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Source: The Conversation (Au and NZ) – By Michelle Grattan, Professorial Fellow, University of Canberra

The line from Scott Morrison’s office that he’s “more likely than not” to attend what Prince Charles dubs a “last chance saloon” (Aka COP26) reflects the PM’s apparent confidence he’ll be able to secure an agreement from those pesky Nationals.

Despite there being several steps ahead to tie down that “net zero” deal, Morrison has been sounding like a man convinced he’s unstoppable.

“My government will come together on this issue,” he declared on Monday. One way or another, is the vibe.

As one Nationals source put it, either the Nationals agree, or they’ll be run over.

But “running over” the Coalition’s minor partner can be as risky as driving a car over a heap of nails. It doesn’t leave the tyres in the best of shape.

The climate policy is due to be discussed by cabinet on Wednesday, ahead of a Nationals party meeting on Sunday.

Nationals sources stress that whatever comes to the cabinet meeting is not something that is owned or authored by Joyce. At this moment there is not yet any “deal”.

Read more:
Government’s leadership group to consider climate policy this week, with high stakes for Morrison and Joyce

The cabinet would not be making a final decision but having Joyce put something to his party, these sources say.

Victorian Nationals Darren Chester (who has been taking time out from the party room) told the ABC on Tuesday that three months ago “Barnaby Joyce said there was zero chance that the Nationals would support a net zero target – now I would say there’s about a 95% chance.

“I think there’s a lot of support and I know many colleagues in the room, who’ve spoken to me privately, [are] making the point that they understand we need a credible position on this issue,” Chester said.

“Despite all his other faults, Barnaby Joyce can count, and he can count the majority of the room is in favour of credible action on climate change.”

While Chester’s assessment of the numbers seems accurate, some Nationals are antsy.

This goes beyond the likes of Queensland senator Matt Canavan and resources minister Keith Pitt.

Canavan will never change his trenchant opposition to the net zero target. On Tuesday, appearing on Sky, he was condemning it as meaning “big government is put in charge” of individuals’ lives – what cars they drove, even what they ate.

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Pitt, who has been sceptical of a net zero commitment, faces being in an awkward position – as a minister (though not in cabinet) – if he has to sell a firm embrace of that target.

On Tuesday Pitt was visiting the Adani coal mine in Queensland.

Joyce is aware he must tread very carefully with his colleagues. While he appears to be leading his party to a place it never thought it would go, he casts himself as the follower.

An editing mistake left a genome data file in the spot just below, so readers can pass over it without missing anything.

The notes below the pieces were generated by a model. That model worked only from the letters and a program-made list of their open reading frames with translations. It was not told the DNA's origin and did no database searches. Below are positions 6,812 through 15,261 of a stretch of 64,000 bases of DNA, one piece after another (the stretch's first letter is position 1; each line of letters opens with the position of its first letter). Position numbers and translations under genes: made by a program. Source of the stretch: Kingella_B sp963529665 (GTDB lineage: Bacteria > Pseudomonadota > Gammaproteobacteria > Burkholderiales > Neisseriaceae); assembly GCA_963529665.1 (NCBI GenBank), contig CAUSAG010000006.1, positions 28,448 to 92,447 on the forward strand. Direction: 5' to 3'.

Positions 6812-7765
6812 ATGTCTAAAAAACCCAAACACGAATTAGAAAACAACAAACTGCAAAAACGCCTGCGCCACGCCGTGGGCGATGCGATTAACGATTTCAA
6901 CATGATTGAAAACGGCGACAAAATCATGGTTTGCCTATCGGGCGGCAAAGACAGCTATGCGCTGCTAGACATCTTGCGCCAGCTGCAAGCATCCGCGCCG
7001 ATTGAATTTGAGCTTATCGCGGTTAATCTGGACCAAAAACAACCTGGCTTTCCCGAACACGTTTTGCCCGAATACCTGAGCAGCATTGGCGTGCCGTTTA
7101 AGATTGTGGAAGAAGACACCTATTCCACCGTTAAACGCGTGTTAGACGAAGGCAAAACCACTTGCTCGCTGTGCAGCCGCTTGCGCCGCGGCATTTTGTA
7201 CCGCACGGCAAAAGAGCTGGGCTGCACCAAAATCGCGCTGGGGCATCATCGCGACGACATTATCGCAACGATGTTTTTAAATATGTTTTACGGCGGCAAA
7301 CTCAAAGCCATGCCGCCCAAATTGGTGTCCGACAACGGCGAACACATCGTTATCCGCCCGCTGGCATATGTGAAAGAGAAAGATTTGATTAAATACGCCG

Pressed on Tuesday night on whether he as Nationals leader supported a net zero by 2050 target, he resorted to a cute line, telling the ABC, “I don’t support it without the support of my colleagues”.

Read more:
Politics with Michelle Grattan: A prime minister, a prince and the ‘last chance saloon’.

Despite Joyce’s genuflecting to the party room, some Nationals feel they are being steamrolled, or are confused as various senior figures run positions in the media.

For example, what were they to make of the party’s Senate leader Bridget McKenzie’s opinion piece on Monday? In it she advocated a mechanism to enable Australia “to conditionally tie emissions reductions to positive regional socio-economic outcomes. If these were not being achieved, Australia would pause its climate plan rollout”.

Some Nationals wondered whether this was part of a government deal. McKenzie’s office quickly said it wasn’t Nationals policy, but insisted it was not a thought bubble either.

It’s clear a deal will be laden with sweeteners for the Nationals and protections too.

But if there are too many caveats, they will diminish the quality of the policy.

The deal the government reaches (assuming it gets there) needs to be strong enough in its ambition (including for the medium term) to be credible at Glasgow, and in the “leafy” electorates, but also able to be sold by the Nationals in their Queensland seats.

Morrison will be owning the climate part, while Joyce will be looking to the bag of benefits for the regions.

The deal has to work for both of them.

While Morrison is at the G20 and Glasgow – assuming he goes – Joyce will be acting prime minister. The last thing Morrison needs is a spooked Joyce putting his own distinctive spin on the climate policy.

The Conversation

Michelle Grattan does not work for, consult, own shares in or receive funding from any company or organisation that would benefit from this article, and has disclosed no relevant affiliations beyond their academic appointment.

ref. View from The Hill: Barnaby Joyce keeps his political hands clean on the road to net zero target –